Eighty-eight years ago today, the film The Thin Man premiered. This is by far one of my very favorite movies for a multitude of reasons, it is a screwball comedy murder mystery written by a master and performed by masters. I remember the first time I watched it and how quickly I sought out it’s five sequels. It lead me to going to a small revival movie house every Friday for six weeks to see them all in a theater. You must watch this film. I have attached The Thin Man radio play below.
Title: The Thin Man
Directed by: W. S. Van Dyke
Produced by: Hunt Stromberg
Screenplay by: Albert Hackett, Frances Goodrich
Based on: The Thin Man by Dashiell Hammett
Starring: William Powell, Myrna Loy, Maureen O’Sullivan, Nat Pendleton, Minna Gombell
Music by: William Axt
Cinematography: James Wong Howe
Edited by: Robert Kern
Production company: Metro-Goldwyn-Mayer
Distributed by: Metro-Goldwyn-Mayer
Release date: May 25, 1934
Running time: 93 minutes
Box office: $1,423,000
Nick Charles (William Powell), a retired detective, and his wealthy wife Nora (Myrna Loy), are visiting New York City to spend the Christmas holidays. There, Nick is pressed back into service by Dorothy Wynant (Maureen O’Sullivan), a young woman whose father, Clyde (Edward Ellis), was an old client of Nick’s. Clyde, the title’s “thin man”, was supposed to be on a secret business trip and promised to be home before his daughter’s wedding, but has mysteriously vanished. She convinces Nick to take the case, with the assistance of his socialite wife, eager to see him in action. What appears to be a missing person case turns into a murder case when Julia Wolf (Natalie Moorhead), Clyde’s former secretary and love interest, is found dead, and evidence points to Clyde as the prime suspect. Dorothy refuses to believe that her father is guilty. The detective uncovers clues and eventually solves the mystery of the disappearance.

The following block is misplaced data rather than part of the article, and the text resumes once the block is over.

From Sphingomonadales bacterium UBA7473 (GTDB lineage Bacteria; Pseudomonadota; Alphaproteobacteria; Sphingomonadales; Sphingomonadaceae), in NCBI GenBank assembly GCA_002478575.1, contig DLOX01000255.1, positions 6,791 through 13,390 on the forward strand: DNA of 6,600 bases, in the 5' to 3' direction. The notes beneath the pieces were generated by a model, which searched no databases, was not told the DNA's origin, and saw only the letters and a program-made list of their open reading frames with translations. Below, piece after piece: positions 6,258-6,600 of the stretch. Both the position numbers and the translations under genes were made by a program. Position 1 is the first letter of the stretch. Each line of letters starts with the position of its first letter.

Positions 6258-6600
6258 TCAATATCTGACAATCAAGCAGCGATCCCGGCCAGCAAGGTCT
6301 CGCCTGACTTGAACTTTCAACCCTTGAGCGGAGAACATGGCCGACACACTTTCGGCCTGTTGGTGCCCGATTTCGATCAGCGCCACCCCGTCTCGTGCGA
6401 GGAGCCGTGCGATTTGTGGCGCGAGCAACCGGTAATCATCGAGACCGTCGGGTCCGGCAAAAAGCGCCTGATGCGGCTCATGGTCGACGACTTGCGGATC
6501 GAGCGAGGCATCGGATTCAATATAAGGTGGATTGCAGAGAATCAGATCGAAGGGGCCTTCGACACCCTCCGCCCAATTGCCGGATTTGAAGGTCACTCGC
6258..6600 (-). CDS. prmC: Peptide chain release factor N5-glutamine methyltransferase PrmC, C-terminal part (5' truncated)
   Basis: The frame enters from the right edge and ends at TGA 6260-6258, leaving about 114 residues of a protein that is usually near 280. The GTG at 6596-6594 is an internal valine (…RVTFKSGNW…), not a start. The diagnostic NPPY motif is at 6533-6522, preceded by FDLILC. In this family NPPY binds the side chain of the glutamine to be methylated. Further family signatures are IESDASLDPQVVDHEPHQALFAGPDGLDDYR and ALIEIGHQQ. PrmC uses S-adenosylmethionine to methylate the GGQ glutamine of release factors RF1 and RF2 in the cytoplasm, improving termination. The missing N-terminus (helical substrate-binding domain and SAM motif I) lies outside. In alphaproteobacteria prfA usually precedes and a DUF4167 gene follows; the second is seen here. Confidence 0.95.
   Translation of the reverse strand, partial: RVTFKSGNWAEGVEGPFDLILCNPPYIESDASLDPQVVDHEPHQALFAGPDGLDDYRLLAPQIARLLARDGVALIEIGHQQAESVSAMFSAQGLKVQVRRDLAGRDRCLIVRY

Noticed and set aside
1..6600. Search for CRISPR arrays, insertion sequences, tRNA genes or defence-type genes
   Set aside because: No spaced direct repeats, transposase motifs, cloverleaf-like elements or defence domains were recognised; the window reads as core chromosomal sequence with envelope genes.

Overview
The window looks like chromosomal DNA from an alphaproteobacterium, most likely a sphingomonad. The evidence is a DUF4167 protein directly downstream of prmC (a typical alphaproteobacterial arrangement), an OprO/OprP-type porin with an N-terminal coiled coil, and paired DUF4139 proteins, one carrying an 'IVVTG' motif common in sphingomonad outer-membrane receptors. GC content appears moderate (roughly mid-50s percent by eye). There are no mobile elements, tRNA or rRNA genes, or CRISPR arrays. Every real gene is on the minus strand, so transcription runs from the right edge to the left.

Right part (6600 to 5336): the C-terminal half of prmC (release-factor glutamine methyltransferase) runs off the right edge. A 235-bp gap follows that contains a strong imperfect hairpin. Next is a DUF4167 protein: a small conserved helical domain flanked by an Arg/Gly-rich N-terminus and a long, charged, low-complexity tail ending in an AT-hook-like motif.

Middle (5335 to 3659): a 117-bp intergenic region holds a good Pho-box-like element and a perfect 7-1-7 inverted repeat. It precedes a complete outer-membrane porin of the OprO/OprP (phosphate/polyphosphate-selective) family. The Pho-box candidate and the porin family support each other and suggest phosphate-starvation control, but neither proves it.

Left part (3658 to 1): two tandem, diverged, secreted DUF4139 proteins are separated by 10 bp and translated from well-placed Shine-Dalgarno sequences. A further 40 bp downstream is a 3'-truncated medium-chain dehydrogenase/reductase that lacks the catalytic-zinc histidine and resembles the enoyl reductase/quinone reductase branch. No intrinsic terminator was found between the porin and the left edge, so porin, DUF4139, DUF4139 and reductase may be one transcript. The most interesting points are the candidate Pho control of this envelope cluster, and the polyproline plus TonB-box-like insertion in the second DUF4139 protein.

The murderer is exposed at a dinner party: A skeletonized body, found buried in Wynant’s workshop during the investigation, had been assumed to be that of a “fat man” because it was wearing oversized clothing. However, Nick alleges that the clothes were planted to hide the true identity of the body, which still has shrapnel from an old war wound in one leg and belongs to a “thin man”: the missing Wynant. Nick deduces that the real culprit murdered Clyde once Clyde found out he had been embezzling from him, then murdered Julia who knew about Clyde’s murder, then also murdered Nunheim, who witnessed Julia’s murder.
Nick reveals the identity of the killer as Wynant’s attorney Herbert MacCauley (Porter Hall). Panicked, MacCauley tries to shoot Nick, but Nick punches him out.
Finally, Nick and Nora, as well as Dorothy and her new husband Tommy (Henry Wadsworth), celebrate as they take a train back to California.
My personal favorite of The Thin Man films was the sequel, “After The Thin Man”. It’s among my top 10. This film runs a close 2nd. Ed Brophy, Nat Pendelton and Harold Huber were three of the most reliable character actors of the time and they certainly don’t disappoint! Minna Gombell chews up the scenery and is the only drawback. It was only the 3rd film for actor Porter Hall and he held his own next to the heavyweights. I especially love the instrumental version of San Francisco Here I Come at the end.